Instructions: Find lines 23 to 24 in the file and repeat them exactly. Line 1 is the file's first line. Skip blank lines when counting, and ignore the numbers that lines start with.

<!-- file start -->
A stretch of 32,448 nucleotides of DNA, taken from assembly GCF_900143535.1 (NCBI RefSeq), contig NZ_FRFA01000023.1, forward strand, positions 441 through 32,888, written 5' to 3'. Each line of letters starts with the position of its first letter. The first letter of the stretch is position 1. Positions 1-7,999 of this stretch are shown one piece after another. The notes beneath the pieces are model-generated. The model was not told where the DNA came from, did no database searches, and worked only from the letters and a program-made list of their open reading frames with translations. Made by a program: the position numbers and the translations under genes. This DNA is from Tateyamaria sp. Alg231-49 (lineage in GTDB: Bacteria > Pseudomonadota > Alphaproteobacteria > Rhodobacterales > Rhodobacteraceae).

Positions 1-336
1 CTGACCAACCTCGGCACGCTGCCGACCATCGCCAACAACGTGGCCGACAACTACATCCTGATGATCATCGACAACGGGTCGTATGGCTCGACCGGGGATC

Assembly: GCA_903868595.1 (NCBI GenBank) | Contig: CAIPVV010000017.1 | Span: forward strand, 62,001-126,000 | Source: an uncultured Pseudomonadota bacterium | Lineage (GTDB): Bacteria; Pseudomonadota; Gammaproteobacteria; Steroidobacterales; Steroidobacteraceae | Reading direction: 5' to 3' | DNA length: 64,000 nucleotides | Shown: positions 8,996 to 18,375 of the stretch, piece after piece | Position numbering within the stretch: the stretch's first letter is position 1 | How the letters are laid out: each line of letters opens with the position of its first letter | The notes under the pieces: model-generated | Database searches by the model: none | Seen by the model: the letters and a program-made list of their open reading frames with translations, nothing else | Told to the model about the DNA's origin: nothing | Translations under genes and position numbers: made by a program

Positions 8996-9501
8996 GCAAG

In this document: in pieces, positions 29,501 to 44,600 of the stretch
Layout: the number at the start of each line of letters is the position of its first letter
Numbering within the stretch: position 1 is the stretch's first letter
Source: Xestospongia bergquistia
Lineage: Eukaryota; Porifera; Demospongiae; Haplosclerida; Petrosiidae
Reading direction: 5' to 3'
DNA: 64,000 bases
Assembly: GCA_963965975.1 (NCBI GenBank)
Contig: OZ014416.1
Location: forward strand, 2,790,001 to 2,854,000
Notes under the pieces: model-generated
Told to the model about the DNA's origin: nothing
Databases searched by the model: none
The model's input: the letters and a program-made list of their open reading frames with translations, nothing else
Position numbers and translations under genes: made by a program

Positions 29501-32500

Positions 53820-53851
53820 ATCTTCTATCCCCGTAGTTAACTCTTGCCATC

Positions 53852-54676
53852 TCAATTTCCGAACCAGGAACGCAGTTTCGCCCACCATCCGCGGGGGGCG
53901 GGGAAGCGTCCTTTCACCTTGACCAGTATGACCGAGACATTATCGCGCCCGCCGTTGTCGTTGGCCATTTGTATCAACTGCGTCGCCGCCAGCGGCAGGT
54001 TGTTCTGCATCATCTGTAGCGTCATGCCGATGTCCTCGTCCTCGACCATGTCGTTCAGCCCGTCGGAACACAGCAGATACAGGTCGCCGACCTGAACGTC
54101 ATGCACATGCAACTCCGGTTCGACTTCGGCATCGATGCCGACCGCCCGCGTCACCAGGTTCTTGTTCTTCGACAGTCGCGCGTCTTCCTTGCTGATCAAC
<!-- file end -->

Positions 53820-53851
53820 ATCTTCTATCCCCGTAGTTAACTCTTGCCATC